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Review: Death Vigil By Stjepan Šejić

Review: Death Vigil By Stjepan Šejić


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Created by: Stjepan Šejić
Art by: Stjepan Šejić
Colours by: Stjepan Šejić
Letters by: Stjepan Šejić
Published by: Image – Top Cow

“What if someone told the story of a young rookie getting drawn into a world of magic and fantasy that she didn’t even know existed, a world where a team of Reapers wage a never-ending battle against an evil Lovecraftian group of Necromancers?”

It sounds like something that’s been done to death, but Stjepan Šejić is able to tie together endearing characters and his wonderful eye for design to create something that ends up as something much more than the sum of its parts.

Death Vigil primarily tells the story of Samuel Lewis and his Death Vigil 001-003journey with the Death Vigil, the name given to the army of Reapers operating under Lady Death herself. The story opens with Samuel bleeding to death in a dark alley, having been injured while protecting two girls from a thief. At the point of passing over, he wakes up again in that same alley to meet Death, here called Bernadette. Flash forward 12 years and Samuel is still going strong in the Vigil, where his daily activities include fighting necromancers and sealing their powers. At this point, he is also charged with helping the newest member of the Vigil, a girl named Clara, to come to grips with life in the Vigil and the new powers she has been granted as a reaper.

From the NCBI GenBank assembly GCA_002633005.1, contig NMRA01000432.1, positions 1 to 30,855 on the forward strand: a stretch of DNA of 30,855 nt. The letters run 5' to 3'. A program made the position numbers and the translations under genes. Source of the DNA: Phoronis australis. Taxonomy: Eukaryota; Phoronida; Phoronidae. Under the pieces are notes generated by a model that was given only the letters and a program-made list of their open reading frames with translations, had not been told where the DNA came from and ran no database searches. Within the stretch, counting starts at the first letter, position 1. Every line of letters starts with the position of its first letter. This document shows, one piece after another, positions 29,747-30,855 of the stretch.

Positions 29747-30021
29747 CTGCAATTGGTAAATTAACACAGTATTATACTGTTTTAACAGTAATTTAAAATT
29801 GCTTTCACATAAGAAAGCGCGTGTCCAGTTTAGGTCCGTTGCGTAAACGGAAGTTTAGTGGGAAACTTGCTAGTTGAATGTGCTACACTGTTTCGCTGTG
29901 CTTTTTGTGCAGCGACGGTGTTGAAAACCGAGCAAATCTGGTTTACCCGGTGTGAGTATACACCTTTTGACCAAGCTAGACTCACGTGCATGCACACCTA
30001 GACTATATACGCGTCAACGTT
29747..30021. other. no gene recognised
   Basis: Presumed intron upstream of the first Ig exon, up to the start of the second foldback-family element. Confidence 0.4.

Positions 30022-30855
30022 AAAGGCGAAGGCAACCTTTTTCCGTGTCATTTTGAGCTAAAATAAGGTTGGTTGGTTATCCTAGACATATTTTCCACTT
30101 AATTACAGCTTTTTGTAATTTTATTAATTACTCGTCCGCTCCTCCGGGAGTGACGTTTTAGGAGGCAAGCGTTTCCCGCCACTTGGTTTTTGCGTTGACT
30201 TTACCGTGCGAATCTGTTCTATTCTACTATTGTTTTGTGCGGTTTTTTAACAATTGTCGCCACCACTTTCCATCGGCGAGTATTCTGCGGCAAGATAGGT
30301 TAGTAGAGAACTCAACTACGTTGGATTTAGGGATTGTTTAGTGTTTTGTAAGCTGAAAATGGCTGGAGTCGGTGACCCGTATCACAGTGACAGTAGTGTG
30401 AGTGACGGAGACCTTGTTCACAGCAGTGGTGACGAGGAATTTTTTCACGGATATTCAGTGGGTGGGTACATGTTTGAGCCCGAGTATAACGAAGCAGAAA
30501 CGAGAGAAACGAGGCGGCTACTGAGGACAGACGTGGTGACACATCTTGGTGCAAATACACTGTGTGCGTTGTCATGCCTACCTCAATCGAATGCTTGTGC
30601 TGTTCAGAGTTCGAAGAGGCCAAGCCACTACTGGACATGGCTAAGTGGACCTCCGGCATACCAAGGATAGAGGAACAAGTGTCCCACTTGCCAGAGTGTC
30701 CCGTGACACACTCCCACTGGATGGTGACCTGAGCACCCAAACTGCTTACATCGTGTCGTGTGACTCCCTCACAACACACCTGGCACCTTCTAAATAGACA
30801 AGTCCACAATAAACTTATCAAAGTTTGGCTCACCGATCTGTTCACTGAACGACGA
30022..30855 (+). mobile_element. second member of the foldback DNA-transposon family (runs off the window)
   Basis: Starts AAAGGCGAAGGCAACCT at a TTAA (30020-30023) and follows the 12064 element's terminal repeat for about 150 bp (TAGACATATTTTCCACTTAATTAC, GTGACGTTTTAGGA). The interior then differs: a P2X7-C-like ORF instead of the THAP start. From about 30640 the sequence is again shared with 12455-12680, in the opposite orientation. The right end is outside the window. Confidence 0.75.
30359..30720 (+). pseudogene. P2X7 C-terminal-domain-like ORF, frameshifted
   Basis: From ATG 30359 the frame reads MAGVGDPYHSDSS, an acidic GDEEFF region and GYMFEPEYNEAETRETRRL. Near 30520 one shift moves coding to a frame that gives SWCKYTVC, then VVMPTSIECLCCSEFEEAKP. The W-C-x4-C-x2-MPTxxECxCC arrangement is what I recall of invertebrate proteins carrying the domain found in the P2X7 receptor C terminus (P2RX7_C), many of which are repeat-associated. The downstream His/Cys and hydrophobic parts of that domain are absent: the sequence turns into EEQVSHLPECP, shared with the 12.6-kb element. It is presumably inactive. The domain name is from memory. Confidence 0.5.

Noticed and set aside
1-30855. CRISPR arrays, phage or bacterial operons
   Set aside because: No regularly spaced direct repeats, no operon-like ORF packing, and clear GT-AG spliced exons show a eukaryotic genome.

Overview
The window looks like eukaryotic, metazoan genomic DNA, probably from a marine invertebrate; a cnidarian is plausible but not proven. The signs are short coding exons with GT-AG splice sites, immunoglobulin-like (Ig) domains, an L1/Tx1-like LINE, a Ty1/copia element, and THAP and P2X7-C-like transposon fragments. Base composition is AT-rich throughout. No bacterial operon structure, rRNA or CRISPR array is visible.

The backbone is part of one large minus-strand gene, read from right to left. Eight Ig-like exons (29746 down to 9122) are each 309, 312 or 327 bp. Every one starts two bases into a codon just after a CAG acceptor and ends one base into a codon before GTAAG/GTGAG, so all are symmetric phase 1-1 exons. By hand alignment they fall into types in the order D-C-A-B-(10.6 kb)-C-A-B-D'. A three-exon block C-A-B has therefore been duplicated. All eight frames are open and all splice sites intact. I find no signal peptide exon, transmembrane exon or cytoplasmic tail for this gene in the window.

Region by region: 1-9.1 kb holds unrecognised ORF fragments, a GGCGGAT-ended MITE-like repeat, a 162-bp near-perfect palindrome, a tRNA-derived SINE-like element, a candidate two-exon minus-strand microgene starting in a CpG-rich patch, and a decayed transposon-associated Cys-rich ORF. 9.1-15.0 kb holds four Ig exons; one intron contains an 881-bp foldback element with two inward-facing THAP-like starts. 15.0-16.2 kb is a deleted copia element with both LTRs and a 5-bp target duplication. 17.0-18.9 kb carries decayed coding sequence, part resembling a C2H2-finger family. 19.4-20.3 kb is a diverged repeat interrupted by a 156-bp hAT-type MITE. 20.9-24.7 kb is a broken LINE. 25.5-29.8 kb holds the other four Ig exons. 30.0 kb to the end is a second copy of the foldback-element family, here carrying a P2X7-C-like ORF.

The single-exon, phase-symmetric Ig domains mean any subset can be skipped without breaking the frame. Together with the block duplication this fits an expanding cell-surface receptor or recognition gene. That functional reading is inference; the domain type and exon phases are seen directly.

Šejić does an amazing job of fleshing out each of the characters he introduces. The Vigil actually feels like one big family. The character introductions have a really nice flow and since they’re presented as Samuel introducing everyone to Clara, it helps avoid the sense of unnecessary exposition that usually comes with the introduction of a long string of characters. At the same time, he doesn’t feel the need to give everyone’s entire back story right off the bat. As the story goes on and as the focus switches to being on Clara as much as on Samuel, we get to find out more about each person in the group; they honestly do feel like real people rather than generic soldiers in a magic army. The revelations are never that everyone has some unknown, deep dark secret, but more that X likes to read and Y loves playing the piano. The members of the Vigil get to know Clara in the same way that any new friends would get to know each other. Death Vigil 01It works well to build affection for everyone involved and is much more effective than simply making a group of lone wolves, each fighting against the necromancers for their own personal reasons.

Samuel serves as narrator for 70% of the book, with the odd little look into background scenes for the reader from a 3rd person perspective. Thanks to Samuel’s charisma and humour, the tone of Death Vigil, although dark at times, remains mostly cheerful. The characters are charismatic, upbeat, and never take things too seriously. Death Vigil 001-009Their usual levity makes the contrast of the sadder moments all that more striking. Šejić never lets Death Vigil fall into the trap of having his characters in a constant state of depressed angst. After all, if a character’s default emotion is sad and mopey, it’s hard to care when suddenly another event causes them to be sadder and mopier.